This development fitted with ideas popular at the time. Many biologists believed that viruses and other parasites inevitably evolved more mildly – what became known as the law of diminishing virulence.
“Long-standing parasites have much less deleterious effects on the host through the evolutionary process than recently acquired ones,” zoologist Gordon Ball wrote in 1943.
According to the theory, newly acquired parasites were deadly because they had not yet adapted to their host. Keeping a host alive longer, it was thought, would give parasites more time to multiply and spread to new hosts.
The law of diminishing virulence seemed to explain why myxomaviruses became less deadly in Australia – and why they were harmless in Brazil. The viruses had evolved in South American cottontails for much longer, to the point where they no longer caused disease at all.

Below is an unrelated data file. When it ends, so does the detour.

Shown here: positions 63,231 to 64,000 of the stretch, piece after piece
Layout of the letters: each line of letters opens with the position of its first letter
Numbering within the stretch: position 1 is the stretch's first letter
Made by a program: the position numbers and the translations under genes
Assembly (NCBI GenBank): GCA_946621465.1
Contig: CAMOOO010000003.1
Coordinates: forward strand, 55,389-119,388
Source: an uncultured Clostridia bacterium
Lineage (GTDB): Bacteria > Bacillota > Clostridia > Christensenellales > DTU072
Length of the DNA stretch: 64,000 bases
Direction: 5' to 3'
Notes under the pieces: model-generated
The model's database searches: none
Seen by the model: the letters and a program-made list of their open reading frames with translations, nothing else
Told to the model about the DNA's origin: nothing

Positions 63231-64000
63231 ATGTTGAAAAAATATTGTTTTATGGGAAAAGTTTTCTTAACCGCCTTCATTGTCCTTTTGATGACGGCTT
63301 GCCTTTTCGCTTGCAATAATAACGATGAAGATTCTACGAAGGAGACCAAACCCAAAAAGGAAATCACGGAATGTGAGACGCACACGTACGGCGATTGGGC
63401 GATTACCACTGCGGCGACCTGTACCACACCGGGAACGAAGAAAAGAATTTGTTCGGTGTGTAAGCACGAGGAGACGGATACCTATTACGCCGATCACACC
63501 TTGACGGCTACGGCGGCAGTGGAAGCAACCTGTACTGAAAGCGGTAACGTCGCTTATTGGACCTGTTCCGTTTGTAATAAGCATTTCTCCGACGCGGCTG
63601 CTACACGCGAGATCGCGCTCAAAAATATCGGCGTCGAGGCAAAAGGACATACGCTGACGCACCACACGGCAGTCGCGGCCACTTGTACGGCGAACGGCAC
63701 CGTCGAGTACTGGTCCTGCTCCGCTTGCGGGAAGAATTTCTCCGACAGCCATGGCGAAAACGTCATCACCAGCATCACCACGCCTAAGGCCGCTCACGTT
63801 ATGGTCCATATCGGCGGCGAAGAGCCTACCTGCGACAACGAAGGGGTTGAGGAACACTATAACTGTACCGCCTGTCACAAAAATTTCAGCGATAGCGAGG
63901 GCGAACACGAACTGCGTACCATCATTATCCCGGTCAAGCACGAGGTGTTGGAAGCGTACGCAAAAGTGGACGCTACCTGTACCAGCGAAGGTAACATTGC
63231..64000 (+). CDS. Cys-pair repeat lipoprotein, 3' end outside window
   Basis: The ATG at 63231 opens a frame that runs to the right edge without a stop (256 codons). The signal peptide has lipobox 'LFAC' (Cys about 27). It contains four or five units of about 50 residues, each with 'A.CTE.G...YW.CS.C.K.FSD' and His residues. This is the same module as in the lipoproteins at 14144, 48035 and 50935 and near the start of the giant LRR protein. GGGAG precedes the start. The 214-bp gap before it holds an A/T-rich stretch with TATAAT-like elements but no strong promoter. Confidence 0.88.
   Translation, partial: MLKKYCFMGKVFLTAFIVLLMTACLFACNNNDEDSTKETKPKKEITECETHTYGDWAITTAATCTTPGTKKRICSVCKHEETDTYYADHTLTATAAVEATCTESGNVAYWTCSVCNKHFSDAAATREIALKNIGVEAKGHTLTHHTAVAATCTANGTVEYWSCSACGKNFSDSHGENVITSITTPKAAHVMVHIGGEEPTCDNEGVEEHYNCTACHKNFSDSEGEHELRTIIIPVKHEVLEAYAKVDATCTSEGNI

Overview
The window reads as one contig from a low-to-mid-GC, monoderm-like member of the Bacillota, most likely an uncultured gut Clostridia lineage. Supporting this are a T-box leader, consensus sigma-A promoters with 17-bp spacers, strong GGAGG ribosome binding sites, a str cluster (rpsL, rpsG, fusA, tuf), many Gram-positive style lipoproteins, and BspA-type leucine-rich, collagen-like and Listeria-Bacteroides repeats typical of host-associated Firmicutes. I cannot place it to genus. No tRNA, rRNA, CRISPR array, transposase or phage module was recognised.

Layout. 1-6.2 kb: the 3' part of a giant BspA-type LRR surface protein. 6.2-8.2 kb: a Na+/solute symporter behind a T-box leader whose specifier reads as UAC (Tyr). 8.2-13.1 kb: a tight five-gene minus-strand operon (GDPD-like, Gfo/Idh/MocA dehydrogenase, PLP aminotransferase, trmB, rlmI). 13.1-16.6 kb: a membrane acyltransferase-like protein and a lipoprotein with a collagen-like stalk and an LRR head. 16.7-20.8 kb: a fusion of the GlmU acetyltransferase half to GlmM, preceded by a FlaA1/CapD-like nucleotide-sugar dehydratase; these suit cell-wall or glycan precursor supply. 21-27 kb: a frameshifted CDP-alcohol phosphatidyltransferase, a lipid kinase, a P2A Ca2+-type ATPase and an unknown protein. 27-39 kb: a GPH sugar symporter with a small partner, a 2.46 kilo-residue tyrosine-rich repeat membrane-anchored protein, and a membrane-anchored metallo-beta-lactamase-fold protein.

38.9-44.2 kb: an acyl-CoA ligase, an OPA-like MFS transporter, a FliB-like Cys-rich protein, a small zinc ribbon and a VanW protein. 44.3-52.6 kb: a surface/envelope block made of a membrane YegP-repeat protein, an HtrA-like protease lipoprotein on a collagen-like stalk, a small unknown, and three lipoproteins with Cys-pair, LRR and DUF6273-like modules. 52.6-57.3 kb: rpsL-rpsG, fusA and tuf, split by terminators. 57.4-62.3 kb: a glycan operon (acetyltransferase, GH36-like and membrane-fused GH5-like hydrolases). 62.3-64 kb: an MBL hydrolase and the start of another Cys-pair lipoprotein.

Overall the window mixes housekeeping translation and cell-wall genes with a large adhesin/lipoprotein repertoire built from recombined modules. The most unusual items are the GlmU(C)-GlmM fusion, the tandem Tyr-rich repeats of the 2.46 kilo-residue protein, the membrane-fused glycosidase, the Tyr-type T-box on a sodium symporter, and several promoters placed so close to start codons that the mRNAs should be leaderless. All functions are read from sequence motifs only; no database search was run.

But evolutionary biologists have questioned the logic of the law in recent decades. Mildering may be the best strategy for some pathogens, but it’s not the only one. “There are forces that can push virulence in the other direction,” said Dr. Katzourakis.
dr Read decided to revisit the myxoma virus saga when he opened his lab at Penn State in 2008. “I knew it as a textbook case,” he said. “I started thinking, ‘Well, what happens next?'”
No one had systematically studied the myxoma virus after Dr. Fenner stopped doing it in the 1960s. (He had good reason to give it up, having moved on to help eradicate smallpox.)